wanted a child, and although Nora had tried to conceive during their three-year – relationship, Nora had not yet conceived.1 Mal therefore suspected her of not wanting his child, and Nora feared that their relationship would fizzle out and that Mal would take back the land he had bought for her. During this time, however, she got pregnant twice and since she miscarried, she strongly suspected her jealous sisters-in-law to be the cause. “They don’t want me—a malaya—to have land, house and even a caring ‘husband’!”
Nora and Mal started meeting more regularly; she became pregnant and gave birth to a baby girl. Nora continued with her business activities until she gave birth. When the child was five months old, Nora asked Mal for financial support to initiate a gem business—which soon proved a profitable enterprise. A few months later Mal joined her and he also temporarily moved into Nora’s place.
Roughly two years later, Nora’s mother died and while Nora was pregnant with Mal’s second child, she finished her house and moved to her one-acre farm (.shamba) together with her three children. Mal, however, was still coming and going. Soon after Nora gave birth to her fourth born, she was informed by her relatives about Mal’s love affair. She now gave him an ultimatum: either he would stick to her and they would jointly raise their children, or, he could leave them and she would remain with their children. Nora told him straight forward that he had to make a choice between her and the other woman, with whom he also had two children. Besides reminding him about the danger of AIDS, she also told him that the land, the house, and the children, including his, belonged to her, to her alone. If he wanted to remain he had to contribute to the household, if not he was free to go. Obviously, Nora was neither willing to accept him having another love affair, nor to economically support his two children born in that union. According to Nora, Mal has not slept outside since then.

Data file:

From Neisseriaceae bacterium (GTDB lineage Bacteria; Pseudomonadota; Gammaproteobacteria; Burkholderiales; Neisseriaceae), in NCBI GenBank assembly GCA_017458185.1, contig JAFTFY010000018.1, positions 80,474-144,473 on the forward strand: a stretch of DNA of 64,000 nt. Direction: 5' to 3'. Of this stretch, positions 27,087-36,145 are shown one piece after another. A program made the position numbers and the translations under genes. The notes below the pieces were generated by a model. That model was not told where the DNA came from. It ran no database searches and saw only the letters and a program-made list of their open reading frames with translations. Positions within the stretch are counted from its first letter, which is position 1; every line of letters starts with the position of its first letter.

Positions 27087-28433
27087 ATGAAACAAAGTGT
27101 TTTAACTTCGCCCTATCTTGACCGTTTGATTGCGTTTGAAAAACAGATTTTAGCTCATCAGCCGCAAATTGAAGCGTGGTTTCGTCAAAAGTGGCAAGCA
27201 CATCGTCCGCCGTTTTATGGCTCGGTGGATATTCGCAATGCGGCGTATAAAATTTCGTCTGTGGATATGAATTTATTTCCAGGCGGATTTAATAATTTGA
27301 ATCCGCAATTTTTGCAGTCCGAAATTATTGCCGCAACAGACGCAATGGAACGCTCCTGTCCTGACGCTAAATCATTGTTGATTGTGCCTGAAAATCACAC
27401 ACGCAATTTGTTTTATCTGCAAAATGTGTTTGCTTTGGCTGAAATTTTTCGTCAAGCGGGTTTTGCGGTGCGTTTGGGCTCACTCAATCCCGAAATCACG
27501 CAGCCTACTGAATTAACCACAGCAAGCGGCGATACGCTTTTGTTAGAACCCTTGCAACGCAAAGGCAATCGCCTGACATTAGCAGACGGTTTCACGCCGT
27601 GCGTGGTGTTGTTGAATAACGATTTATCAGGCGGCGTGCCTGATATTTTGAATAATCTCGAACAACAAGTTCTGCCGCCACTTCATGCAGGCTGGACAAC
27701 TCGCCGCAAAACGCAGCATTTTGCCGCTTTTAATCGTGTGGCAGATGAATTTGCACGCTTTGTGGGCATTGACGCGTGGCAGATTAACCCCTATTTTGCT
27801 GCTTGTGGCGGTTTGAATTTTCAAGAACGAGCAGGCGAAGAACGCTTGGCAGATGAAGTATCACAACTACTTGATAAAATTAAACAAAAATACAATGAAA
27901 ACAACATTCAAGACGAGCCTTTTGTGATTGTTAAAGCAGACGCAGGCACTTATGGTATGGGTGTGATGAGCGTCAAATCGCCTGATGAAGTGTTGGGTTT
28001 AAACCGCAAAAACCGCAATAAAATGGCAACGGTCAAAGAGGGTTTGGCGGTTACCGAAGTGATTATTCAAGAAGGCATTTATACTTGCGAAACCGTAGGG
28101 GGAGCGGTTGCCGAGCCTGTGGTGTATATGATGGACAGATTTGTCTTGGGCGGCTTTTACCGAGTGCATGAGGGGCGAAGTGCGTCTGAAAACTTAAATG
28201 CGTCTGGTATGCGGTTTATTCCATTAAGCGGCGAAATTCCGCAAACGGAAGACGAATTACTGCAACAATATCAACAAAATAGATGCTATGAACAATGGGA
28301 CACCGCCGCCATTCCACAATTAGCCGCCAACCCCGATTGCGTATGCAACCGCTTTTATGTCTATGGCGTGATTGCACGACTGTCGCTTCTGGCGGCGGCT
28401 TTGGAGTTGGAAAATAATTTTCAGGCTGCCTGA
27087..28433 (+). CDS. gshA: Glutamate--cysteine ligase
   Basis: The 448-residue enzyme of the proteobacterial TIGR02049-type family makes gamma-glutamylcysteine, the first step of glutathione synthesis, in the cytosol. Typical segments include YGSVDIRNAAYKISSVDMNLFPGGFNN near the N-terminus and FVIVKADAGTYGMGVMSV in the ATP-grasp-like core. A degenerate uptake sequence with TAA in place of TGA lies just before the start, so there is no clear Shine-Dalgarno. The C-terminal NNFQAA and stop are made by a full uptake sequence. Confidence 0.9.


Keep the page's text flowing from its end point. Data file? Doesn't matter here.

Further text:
When I last visited Nora, in April 2002, she and Mal were still living together. Nora’s first born, Eli, is now 24 years old and is attending a school for hotel management. Her 17-year-old son is, as most young men in this area, looking for a job and is meanwhile growing vegetables for sale. Mal has also changed job, but for some time now he has been doing leatherwork. Helped by Nora and Nora’s firstborn son, he buys leather locally and prepares it before he makes belts, bags and sandals for sale. After years of practice, it is slowly turning into a profitable business. Mal’s and Nora’s two daughters have turned seven and five. Like Mal, Nora has changed business activities several times, but for the last four years she has been building up her own business, partly helped by a male cousin, and she is now selling clothes and various commodities to tourists visiting Arusha town. 
‘Prostitutes’ or Modern Women? Negotiating Respectability in Northern Tanzania